And hopefully I can build on my Fletcher and Center for Animals theses at the International Relations and Pacific Studies’ (IR/PS) Laboratory on International Law and Regulation.

More tangential research I would love to do, although I’m not entirely sure who would collaborate on any of this, either within the political science department or beyond it: speculative fiction and political theory; and games, gamification and nonhuman animals.

My long-term goal is to help move political science beyond the purely anthropocentric, whether through a trans-species rational choice theory (RCT) analysis or by building on the likes of Donaldson and Kymlicka’s recent Zoopolis. In addition to all this, I’ll no doubt get a thorough drubbing in quantitative political analysis, which is what the program is best known for. Bring it.

Symbolism redux and posthumanism(s)

“Why does Hollywood make animals act like humans? As The Atlantic’s James Parker has pointed out, the answers lie in philosophy. The French film critic André Bazin wrote of our relationship to onscreen animals as an “ontological otherness”—a connection with an outside world that reminds us of ourselves—or what’s also been called the “human gaze” by animal ethicist Randy Malamud. We’ve become accustomed to seeing “animals doing silly things for the audience’s amusement—things they don’t usually do, and have no reason to do,” Malamud argues. When we see Free Willy’s whale flip through the sky, it’s not for his entertainment so much as ours. The same is true of a cute YouTube video of a hamster eating broccoli or a LOLcat pleading for a cheeseburger, an amusingly discomfiting image. It’s also funny to see Zookeeper’s animals talking on a cell phone—or, at least, it’s supposed to be.” (from this article, on Zookeeper, Project Nim, and animal symbolism)

John Berger pointed out in “Why Look At Animals” that the pervasiveness of nonhuman animal symbolism inversely correlates to the presence of actual nonhuman animals in our lives. I haven’t seen Zookeeper, and, given the controversy surrounding the treatment of its captive animals and the mediocre-at-best Kevin James, I don’t really plan to. (Project Nim, on the other hand, I look forward to.) But this caustic article posted on Minding the Campus (a generally conservative counterpoint to the Chronicle of Higher Ed’s Brainstorm — or at least that’s how I parse it) got me to thinking.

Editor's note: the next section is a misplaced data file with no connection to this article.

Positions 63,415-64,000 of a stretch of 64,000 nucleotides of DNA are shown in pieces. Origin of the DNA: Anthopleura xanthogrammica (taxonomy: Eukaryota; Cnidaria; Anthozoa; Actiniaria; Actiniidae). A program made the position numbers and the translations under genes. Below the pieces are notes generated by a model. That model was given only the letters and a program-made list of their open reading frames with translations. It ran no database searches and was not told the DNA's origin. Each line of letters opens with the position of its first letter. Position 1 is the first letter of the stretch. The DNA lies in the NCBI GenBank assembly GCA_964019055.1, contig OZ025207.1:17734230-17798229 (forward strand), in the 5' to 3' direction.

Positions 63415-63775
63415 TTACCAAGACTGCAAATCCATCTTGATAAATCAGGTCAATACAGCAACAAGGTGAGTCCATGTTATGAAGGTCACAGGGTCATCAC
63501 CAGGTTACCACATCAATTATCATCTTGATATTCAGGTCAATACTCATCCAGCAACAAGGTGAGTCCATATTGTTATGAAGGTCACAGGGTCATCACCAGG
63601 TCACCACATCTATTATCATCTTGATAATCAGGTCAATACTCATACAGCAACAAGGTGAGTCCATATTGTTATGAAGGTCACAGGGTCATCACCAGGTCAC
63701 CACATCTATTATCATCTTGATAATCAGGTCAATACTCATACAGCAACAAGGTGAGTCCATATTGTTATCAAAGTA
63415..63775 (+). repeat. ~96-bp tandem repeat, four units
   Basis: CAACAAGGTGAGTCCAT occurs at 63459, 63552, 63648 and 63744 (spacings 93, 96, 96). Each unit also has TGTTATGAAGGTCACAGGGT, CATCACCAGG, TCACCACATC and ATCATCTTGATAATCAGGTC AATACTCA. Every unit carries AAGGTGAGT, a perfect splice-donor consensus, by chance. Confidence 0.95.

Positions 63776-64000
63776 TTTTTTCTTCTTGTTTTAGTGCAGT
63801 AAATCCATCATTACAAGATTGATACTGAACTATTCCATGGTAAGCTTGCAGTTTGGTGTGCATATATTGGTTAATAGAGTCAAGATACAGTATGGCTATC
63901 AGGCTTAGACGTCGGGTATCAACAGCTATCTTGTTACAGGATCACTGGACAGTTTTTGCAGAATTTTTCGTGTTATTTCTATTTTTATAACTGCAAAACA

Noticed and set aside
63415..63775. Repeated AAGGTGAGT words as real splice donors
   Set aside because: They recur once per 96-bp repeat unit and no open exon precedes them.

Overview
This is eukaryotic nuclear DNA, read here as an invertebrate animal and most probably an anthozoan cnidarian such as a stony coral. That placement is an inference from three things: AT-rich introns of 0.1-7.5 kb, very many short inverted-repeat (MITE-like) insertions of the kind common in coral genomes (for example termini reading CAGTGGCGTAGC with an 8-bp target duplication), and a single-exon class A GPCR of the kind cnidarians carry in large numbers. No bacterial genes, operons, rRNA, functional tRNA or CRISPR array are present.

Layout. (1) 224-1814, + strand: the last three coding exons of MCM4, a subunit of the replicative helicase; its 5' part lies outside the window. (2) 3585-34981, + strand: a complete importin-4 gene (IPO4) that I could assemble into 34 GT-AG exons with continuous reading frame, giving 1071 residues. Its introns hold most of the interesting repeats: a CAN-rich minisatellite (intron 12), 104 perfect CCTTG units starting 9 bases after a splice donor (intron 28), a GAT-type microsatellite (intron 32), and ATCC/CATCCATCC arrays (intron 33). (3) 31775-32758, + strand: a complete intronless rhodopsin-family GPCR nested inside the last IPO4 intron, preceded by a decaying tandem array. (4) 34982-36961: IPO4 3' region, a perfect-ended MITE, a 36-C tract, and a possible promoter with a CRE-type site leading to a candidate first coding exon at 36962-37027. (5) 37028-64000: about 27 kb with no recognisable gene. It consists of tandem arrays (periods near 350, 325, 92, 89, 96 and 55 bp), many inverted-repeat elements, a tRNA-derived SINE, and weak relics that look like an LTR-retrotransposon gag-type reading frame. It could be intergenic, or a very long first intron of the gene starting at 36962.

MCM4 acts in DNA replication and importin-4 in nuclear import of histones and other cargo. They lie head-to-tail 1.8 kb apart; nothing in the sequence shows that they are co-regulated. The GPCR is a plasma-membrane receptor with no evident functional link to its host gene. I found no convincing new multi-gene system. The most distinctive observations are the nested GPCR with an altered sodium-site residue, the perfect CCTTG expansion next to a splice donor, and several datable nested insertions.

Mary Grabar’s “Literature Professors Discover Animals” ranges from Foucault to the Institute for Critical Animal Studies (ICAS) to Steve Best to posthumanism (as against transhumanism – see this post at IEET for the distinction). The audience, apparently, is supposed to know why such studies are “ominous”, because she never explains her position. She is also lumping together two related but distinct things–posthumanism and critical animal studies–about which I have two different opinions.

As this muddled and contested Wikipedia page indicates, the term posthumanism (like the field of animal studies) means different things to different people. I’m ambivalent about the term, but I still can’t accept the bald anthropocentrism of humanism, much of which I otherwise agree with.

Critical animal studies, on the other hand, tends to specifically embrace the post-Marx continental philosophy in which all of reality can be viewed as a hierarchical power struggle of otherness, alterity, exploitation, and domination. This is, of course, an oversimplification, but I’ve been to both CAS conferences and to the HSUS’ TAFA, and the two are very different in scope and sensibility. One is broadly welfarist, the other abolitionist. At this stage in the social movement for animals, I think we need both movements, just as we need both PETA and the ASPCA, ADI and IFAW. The two are, indeed, distinct, sometimes even mutually hostile (which is unfortunate, but not surprising).

My reaction to Grabar’s piece, then, is threefold: 1) she lumps a range of different material under the same header, leading the reader to assume that all academic work in animal studies is Foucauldian, etc.; 2) she presumes her argument to be so obvious that it doesn’t need mentioning (why, exactly, is this an ‘ominous’ development, and what’s so great about the existing Judeo-Xian ethic?), which it isn’t, and it does; and 3) the result is that this ends up resembling an ‘ivory tower hit job’ in which posthumanism becomes anti-human, which it needn’t be, and where animal studies becomes, falsely, nothing more than CAS.